If I get a TT, and I have scars in my upper stomach from other surgeries, can my muscles get repaired, and get tight? (Photo)

Doctor Answers 9

TT and previous abdominal hernia

Hi, there
Your muscle should be able to be tightened.
However, you are at a higher risk for wound healing given your previous surgeries.
Please consult an experience board-certified plastic surgeon.
Best regards.

Houston Plastic Surgeon
4.7 out of 5 stars 76 reviews

Muscle repair

Yes, you should be able to have your muscle repaired, but whoever does your tummy tuck is going to have to take a modified approach due to your previous scars. Schedule a consultation with a board certified plastic surgeon in your area (link below) to be assessed in person. Best, Dr. Nazarian

Sheila S. Nazarian, MD
Beverly Hills Plastic Surgeon
4.8 out of 5 stars 56 reviews

Tummy tuck post abdominal incisions

Yes you can have your muscles tightened but since you have other incisions one has to be careful of doing a tummy tuck to preserve blood flow to your abdominal flaps.Also I pray yopu are not a smoker.It would be important to go to a well qualified board certified plastic surgeon to be evaluated.

Robert Brueck, MD
Fort Myers Plastic Surgeon
4.9 out of 5 stars 64 reviews

If I get a TT, and I have scars in my upper stomach from other surgeries, can my muscles get repaired, and get tight?

Because of your surgical scars you will certainly need to have a modified approach to your tummy tuck due to the possible compromise of the abdominal skin.  Your abdominal muscles will probably be fine.  Please see a board certified plastic surgeon for evaluation and to discuss your options.

Thomas Guillot, MD
Baton Rouge Plastic Surgeon
4.7 out of 5 stars 12 reviews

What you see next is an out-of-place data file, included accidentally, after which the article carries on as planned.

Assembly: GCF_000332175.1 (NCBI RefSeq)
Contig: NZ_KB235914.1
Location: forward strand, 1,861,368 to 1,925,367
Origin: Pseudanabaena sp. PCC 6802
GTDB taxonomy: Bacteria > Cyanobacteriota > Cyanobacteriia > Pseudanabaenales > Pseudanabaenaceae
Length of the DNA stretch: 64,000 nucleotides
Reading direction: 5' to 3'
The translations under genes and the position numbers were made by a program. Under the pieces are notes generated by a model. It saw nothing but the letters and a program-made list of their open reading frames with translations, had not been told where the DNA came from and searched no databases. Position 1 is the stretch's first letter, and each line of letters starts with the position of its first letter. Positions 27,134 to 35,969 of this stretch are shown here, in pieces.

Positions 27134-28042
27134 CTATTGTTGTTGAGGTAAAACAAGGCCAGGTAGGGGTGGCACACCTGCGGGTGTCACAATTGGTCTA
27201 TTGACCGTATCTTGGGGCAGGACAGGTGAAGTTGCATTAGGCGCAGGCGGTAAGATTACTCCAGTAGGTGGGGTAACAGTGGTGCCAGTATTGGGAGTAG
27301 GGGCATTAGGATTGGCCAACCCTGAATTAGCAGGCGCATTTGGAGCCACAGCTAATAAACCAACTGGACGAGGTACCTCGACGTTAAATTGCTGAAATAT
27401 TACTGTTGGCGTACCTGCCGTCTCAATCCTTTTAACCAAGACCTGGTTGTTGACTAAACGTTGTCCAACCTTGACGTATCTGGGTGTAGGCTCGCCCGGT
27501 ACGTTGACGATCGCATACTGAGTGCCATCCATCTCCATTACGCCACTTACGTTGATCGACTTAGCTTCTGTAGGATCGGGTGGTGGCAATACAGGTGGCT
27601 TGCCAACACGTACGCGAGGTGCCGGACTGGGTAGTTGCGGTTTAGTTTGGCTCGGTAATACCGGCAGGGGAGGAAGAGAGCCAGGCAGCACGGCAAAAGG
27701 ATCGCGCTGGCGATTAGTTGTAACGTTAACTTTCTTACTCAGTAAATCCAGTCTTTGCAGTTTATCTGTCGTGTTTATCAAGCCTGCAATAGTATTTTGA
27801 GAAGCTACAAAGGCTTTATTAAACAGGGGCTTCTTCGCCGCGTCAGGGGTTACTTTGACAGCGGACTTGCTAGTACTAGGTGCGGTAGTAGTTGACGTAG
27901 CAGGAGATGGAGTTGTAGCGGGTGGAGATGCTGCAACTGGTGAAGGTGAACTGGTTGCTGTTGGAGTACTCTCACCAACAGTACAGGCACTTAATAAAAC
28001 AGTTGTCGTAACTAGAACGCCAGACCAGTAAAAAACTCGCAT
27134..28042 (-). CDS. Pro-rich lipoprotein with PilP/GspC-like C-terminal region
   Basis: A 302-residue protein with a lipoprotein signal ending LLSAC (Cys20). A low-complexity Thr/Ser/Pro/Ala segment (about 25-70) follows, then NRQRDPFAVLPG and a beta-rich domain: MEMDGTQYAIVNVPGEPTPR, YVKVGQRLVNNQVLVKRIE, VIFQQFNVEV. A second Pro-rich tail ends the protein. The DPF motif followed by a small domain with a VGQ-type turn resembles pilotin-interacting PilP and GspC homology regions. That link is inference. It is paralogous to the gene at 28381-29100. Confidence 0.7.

Can my muscles be repaired in light of my previous abdominal surgeries?

You would certainly require a very modified approach to receiving a muscle repair (rectus plication). Due to the previous vertical incision above the belly button and the "roof top" type horizontal upper abdominal incision the blood flow to your abdominal skin has been altered.The approach to a full muscle repair would have to be via another vertical midline incision. Also the degree of skin undermining and tightening would be altered and more limited than with a traditional tummy tuck. I would suggest you be evaluated by a board certified Plastic Surgeon who has an extensive General Surgery background as well. Best of luck!

Jeffrey K. Scott, MD
Sarasota Plastic Surgeon
5.0 out of 5 stars 54 reviews

Tummy tuck

A midline and appendix scar should allow for a tummy tuck.

If your muscles aren't too lax, since you don't have a lot of skin, liposuction with Vaser or Smart Lipo would remove fat and tighten the skin. This might be an easier and safer option.

An exam and consultation with a plastic surgeon who performs these procedures is recommended to discuss your options and expectations.

Harry T. Haramis, MD, FACS
Montclair Plastic Surgeon
3.7 out of 5 stars 19 reviews


The answer is yes, but you would need to be seen and evaluated in order to best determine your options and limitations.                                                                                                        

Robert H. Hunsaker, MD
Miami Plastic Surgeon
4.5 out of 5 stars 82 reviews

If I get a TT, and I have scars in my upper stomach from other surgeries, can my muscles get repaired, and get tight?

Maybe but you need expert in person examinations to determine the risks involved................................

Darryl J. Blinski, MD
Miami Plastic Surgeon
4.6 out of 5 stars 174 reviews

Vertical scar & TT

Thank you for your post. Yes, I would imagine that your surgeon could use the midline vertical scar you already have to your advantage. The muscles could be tightened, and more skin could be removed in both the vertical and horizontal planes. We usually refer to this as a "fleur-de-lis" abdominoplasty. Best wishes.

Paul J. Leahy, MD
Leawood Plastic Surgeon
5.0 out of 5 stars 8 reviews

These answers are for educational purposes and should not be relied upon as a substitute for medical advice you may receive from your physician. If you have a medical emergency, please call 911. These answers do not constitute or initiate a patient/doctor relationship.